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07 January 2014 @ 08:30 am
GGK Book Club: The Summer Tree, ch 1-4  

The Summer Tree, Guy Gavriel Kay Welcome to the GGK Book Club!

We’ll be reading the whole of GGK’s works in publication order over the course of the year. January’s novel is THE SUMMER TREE, first of the Fionavar Tapestry, and since it’s a tidy 16 chapters, we’ll be reading (or at least discussing) 4 chapters from TST every week.

A comment from me as the moderator/organizer of this project: GGK does not work for everybody as a reader. In fact, he seems to either really work or really not, so if you’re coming to these books fresh and find that it’s a god-awful slog, possibly GGK is not a writer for you. It’s totally okay with me if you want to slog and talk about what doesn’t work and why–that would be interesting and enlightening–but I would like to keep this to reasoned discussion, not spitting on one another for different tastes, so basically, behave nicely in discussions, please, or I’ll land on you like an elephant. I said sweetly. :)

Spoilers exist behind the cut, although since this is just the first few chapters, which is almost entirely introduction and set-up, if you haven’t read yet and want to peek at the commentary, I think you won’t be burning yourself too badly.

Now, this (like all of these will be, save RIVER OF STARS) is a re-read for me, which means I’m coming in not with fresh impressions but a kind of combination of new and old, which will of course color my commentary. But I thought I’d make note of some things that struck me, particularly here early in the story where everybody’s just getting set up.

First off, as far as I know, these books are what GGK wrote once he was finished helping the Tolkien estate gather and complete JRRT’s works. It is not, therefore, a surprise that they’re heavily Tolkien-influenced, although unlike Tolkien, I found them readable when I encountered them, so they were always off on the right foot for me. The Tolkienesque aspects, though, have been known to get up people’s noses. It might be of more use as a practice in these discussions to do a compare and contrast rather than squeal indignantly, if you’re one of those who doesn’t like the Tolkienesqueness.

Honestly, the first thing I noticed is that once we’re beyond the (mercifully brief) Overture (which isn’t awful, as prologues go, primarily because it *is* brief, but gosh, it does smack of this feeling that This Is How Tolkien Did It, So This Is How It Must Be Done)–right, let me go back to the beginning of that sentence:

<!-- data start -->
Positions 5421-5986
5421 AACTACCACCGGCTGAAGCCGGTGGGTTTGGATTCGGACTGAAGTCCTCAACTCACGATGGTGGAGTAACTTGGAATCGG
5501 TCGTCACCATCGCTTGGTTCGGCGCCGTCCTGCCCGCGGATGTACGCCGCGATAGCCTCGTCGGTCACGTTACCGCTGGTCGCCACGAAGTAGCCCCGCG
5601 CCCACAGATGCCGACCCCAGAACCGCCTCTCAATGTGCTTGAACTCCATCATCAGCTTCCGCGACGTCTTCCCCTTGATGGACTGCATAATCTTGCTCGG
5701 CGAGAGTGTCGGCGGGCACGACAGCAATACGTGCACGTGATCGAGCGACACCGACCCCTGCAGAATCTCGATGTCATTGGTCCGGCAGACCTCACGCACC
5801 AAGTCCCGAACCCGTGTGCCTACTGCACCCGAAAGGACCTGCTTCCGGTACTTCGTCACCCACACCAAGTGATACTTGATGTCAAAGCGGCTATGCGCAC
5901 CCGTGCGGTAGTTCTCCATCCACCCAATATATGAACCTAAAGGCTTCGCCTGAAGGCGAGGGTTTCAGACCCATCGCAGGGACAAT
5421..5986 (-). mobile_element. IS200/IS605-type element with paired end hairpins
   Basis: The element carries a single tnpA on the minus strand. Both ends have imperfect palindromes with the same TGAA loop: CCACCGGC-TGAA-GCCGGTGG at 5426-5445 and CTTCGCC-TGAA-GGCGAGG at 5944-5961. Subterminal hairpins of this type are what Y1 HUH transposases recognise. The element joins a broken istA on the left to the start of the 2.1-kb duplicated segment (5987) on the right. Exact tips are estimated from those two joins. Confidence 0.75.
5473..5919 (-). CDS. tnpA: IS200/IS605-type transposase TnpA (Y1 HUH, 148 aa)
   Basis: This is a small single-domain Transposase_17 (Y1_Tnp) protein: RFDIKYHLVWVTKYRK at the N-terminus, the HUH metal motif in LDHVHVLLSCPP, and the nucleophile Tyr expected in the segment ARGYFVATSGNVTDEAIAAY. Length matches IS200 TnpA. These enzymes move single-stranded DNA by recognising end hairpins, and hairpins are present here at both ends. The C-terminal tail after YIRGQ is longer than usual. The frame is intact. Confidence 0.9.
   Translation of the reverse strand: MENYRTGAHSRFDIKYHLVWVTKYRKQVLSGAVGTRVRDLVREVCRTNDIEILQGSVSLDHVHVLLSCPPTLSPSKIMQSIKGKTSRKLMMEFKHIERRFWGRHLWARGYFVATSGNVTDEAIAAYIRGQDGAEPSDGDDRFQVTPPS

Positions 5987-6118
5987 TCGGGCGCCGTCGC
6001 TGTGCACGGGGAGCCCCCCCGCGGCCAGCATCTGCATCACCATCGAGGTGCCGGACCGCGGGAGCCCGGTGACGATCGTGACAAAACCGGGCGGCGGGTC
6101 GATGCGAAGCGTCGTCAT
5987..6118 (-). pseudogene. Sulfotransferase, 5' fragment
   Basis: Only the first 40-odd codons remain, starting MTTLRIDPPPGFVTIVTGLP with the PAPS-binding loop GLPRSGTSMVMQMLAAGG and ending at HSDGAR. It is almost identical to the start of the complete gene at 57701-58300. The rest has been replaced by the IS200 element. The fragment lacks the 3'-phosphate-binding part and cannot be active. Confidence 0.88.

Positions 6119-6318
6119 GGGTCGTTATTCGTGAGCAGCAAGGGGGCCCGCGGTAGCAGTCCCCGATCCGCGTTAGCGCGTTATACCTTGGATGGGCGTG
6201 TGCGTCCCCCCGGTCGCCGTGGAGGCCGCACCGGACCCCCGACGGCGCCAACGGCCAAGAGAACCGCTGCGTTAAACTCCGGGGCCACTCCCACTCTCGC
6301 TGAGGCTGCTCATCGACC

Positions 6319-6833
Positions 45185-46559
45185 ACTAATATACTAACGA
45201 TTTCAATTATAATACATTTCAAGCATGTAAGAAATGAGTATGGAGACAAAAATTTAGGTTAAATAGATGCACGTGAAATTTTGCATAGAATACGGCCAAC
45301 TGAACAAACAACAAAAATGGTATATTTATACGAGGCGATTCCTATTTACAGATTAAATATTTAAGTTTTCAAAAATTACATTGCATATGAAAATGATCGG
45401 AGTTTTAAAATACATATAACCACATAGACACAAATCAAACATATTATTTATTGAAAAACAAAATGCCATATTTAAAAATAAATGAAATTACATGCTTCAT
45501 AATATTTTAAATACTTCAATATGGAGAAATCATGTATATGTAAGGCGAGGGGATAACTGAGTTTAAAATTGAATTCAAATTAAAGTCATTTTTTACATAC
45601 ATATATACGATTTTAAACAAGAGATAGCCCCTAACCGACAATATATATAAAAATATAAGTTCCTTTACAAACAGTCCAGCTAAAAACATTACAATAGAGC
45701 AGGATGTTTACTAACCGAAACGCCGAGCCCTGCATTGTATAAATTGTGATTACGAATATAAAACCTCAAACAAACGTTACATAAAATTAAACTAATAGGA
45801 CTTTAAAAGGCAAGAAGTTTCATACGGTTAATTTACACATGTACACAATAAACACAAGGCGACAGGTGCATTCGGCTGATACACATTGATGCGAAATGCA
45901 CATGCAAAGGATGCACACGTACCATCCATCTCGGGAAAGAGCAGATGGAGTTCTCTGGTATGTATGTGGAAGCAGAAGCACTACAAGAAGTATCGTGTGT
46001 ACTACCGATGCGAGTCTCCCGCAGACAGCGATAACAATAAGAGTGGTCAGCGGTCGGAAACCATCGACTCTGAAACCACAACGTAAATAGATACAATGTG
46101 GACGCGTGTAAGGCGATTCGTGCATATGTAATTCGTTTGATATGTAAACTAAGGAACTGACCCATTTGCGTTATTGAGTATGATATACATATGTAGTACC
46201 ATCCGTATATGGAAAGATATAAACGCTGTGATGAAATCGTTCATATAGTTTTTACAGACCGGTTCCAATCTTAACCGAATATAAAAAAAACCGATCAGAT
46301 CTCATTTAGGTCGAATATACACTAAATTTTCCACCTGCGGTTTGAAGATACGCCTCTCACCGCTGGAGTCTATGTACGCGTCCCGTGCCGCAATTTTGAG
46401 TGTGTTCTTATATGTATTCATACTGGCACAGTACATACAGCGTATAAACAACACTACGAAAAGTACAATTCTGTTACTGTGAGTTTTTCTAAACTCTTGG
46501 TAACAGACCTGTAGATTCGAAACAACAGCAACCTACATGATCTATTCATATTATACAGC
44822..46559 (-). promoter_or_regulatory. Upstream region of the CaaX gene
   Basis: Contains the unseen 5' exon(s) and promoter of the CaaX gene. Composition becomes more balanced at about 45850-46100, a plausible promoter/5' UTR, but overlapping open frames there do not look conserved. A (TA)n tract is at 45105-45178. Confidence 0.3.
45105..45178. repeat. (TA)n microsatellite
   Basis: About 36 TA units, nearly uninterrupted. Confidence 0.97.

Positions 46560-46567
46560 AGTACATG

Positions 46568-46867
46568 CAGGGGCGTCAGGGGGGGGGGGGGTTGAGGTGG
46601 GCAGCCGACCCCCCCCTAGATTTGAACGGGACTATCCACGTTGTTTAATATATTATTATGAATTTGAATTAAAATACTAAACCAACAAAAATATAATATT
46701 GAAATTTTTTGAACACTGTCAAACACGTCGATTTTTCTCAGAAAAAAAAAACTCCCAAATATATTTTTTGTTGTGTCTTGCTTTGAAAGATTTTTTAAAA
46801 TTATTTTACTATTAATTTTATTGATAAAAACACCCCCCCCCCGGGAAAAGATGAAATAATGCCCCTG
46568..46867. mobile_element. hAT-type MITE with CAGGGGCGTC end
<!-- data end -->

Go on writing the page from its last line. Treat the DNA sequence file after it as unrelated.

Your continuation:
Once we’re beyond the Overture, the first thing I noticed is that the first two named characters are women. I seriously doubt I noticed that in my original readings, but as a grup who knows GGK *was* coming off working with Tolkien’s manuscripts, I found that a breath of fresh air.

The third named character is the one I remember the story starting with, Dave (and in fact, he really is where it starts). I remember incidents about most of the characters, but I’m not sure I’d have necessarily remembered all their names (although having started re-reading, how could I have forgotten any of them!).

I don’t remember thinking it in so many words back in the day, but jeez, these characters all have Issues. As an adult the Character Tragedies might be a bit, er, heavy-handed, in fact, to the reader, although for me the words still carry me along and draw me into their stories pretty well without hesitation.

I’d forgotten Diarmuid, whom I love, was introduced so early, and … gosh. He’s still charming and everything, but his interplay with Jennifer upon meeting her is a lot creepier than I remember it being. I’m sure this has to do with being *much* more aware, as an adult, of the prevalance of rape and abuse, and much more sensitive to behaviours that come across as, well, creepy.

OTOH, serious props to Jennifer for smacking him down for overstepping her boundaries.

Ah, I remember the phrase “brightly woven” as something to indicate delight, and how much I liked that. It was one of those I wanted to work into my regular conversations, but it never stuck.

With the writer hat on, there are a couple of fragmented sentences that I would’ve edited, but mostly, the language still sings to me. Structurally, well, this is all set-up–but in four chapters we get quite a lot of information about just *how* all these people are broken, and therefore some sense of how they’re going to have to heal.

As it happens, I actually stopped reading tonight at the end of chapter four, which is a slightly AUGH moment, because Paul sees the wolf for the first time, and that brought his whole storyline back to me. I think at this stage I remember what happens with everyone, even though they’re only just set up.

I feel like I’m talking around the plot a lot here, but it’s *so* early in the book(s), and I *do* know what happens next, so I don’t want to go overboard the other direction. I’m sure I’ll get better at this as we go on. :)

Talk to me! What were your thoughts and impressions? Is this your first reading of the Fionavar Tapestry, or is it an old friend? Who do you like, who makes you twitch, what makes you curious?

(x-posted from The Essential Kit)

 
 
 
connaticconnatic on January 7th, 2014 07:41 am (UTC)
I like GGK in general, but this is only my second read of the Fionavar Tapestry, and the first in 10 years. I just finished chapters 1-4 and I found it a little heavy-handed too. As you noted, all characters have Issues; and at first sight, many the characters we meet in Fionavar are one-dimensional and only there to illustrate the depth of character in Loren and Diarmuid.

Let's see if it picks up in the next few chapters.